Neil Martinson: Comms could be 'easy target' in Spending Review

The whole of the public sector, and significant areas of the private sector, await the outcome of the government's Comprehensive Spending Review in October. That there will be cuts on an unprecedented scale is certain. Communications could be seen as an easy target with its somewhat toxic association with spin and a more general 'waste of money'. But how does such an approach fit with the coalition's philosophy of a smaller state where citizens are empowered through informed choice?

Neil Martinson: Don't cut council newspapers
Neil Martinson: Don't cut council newspapers
Council newspapers in particular have taken a hammering. They've been described as Stalinist propaganda sheets and charged with raking in advertising sales that would otherwise have gone to struggling local newspapers. The accusations are somewhat contradictory as it's difficult to see why propaganda sheets would be attractive to advertisers. But if they are, could it be they are filling a gap in the market?

It goes back to that question of cost versus value. I saw a case study recently of an elderly Asian woman who was struggling with day-to-day life because of her mental health. Even going to the shops to buy food was a problem and her family were having great difficulty in supporting her. She contacted specialist support from social services and slowly she was able to take greater control of her life and become a more active member of society. She knew about that support because she read about the service in a council magazine. That kind of response and its effect on her life challenges any kind of evaluation but, surely, has to score highly as to its value.

Likewise, the temptation to do everything digitally because it's cheap doesn't stand up to much scrutiny especially when considering the most vulnerable in our society. The recent report by the Office of National Statistics (ONS - Internet Access 2010) reveals the gaping chasm that is the digital divide.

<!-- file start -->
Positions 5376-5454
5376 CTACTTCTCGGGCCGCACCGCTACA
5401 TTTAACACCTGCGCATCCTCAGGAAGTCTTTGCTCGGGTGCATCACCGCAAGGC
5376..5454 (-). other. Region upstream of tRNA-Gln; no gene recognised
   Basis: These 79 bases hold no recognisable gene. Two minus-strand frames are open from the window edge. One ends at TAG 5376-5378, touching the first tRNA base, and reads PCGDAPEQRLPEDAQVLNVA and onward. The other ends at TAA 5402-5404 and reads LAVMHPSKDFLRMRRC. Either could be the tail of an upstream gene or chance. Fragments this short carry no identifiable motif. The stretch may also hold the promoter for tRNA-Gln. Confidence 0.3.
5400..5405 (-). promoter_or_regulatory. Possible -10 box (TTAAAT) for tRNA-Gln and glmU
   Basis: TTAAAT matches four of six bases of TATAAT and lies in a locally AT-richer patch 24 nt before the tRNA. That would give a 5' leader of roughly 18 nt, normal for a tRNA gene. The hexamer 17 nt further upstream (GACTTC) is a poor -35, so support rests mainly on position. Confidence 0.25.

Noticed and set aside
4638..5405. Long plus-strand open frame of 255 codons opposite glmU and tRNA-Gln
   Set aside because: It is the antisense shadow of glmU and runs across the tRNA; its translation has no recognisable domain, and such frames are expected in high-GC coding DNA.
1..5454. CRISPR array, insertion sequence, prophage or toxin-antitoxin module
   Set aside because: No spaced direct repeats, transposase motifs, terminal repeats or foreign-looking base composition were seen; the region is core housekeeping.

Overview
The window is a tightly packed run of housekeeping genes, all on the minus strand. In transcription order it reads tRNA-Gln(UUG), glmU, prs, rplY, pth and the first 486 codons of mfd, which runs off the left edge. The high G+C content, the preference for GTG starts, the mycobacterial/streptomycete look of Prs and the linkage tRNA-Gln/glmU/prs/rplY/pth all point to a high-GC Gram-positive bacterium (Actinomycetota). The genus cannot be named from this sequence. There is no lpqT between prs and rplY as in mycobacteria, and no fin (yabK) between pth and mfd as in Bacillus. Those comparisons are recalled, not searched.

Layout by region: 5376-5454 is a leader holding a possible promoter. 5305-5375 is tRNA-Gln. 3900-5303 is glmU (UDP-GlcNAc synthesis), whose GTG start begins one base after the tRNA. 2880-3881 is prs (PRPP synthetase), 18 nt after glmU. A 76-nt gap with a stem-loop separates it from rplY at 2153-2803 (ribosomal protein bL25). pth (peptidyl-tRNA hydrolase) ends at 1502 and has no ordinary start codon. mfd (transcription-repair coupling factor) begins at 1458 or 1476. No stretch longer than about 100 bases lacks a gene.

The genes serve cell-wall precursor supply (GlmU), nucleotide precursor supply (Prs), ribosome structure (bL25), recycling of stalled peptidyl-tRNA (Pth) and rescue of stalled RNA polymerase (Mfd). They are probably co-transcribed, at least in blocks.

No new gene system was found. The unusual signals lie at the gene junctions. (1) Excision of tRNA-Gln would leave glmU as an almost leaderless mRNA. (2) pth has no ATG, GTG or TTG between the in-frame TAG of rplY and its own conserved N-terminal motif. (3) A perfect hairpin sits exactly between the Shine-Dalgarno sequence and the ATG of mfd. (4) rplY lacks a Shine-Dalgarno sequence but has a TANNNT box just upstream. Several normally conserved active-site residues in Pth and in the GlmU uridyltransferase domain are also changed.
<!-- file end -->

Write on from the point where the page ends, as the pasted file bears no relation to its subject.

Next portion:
More than nine million adults have never used the internet, the majority of whom were aged over 65. The lowest use was in the North East (at 71%), and two-thirds of those employed in semi-routine and routine occupations had used the internet compared to 91% of professionals. Almost 40% of those with an illness or disability had never used the internet. The rate of internet use decreased in line with income and almost three out of ten adults on an income of less than £10,399 had never used the internet. So digital may be relatively cheap and easy but may not be the right answer to every communications challenge.

Communications used to be so much simpler. Winston Churchill could broadcast to the nation in the sure knowledge that his message would have been received by pretty much the whole population. Those days have long gone. We live in a complex, and confusing, jungle of communications and messages. It's not just about money or technology, but about being smarter in how we use the multitude of channels at our disposal to empower citizens. Citizens' entitlement to know their rights and responsibilities has not changed and is fundamental in a modern democracy. Perhaps it's time for a new call to arms – ‘No taxation without information’.

Neil Martinson is director of news & PR at the COI

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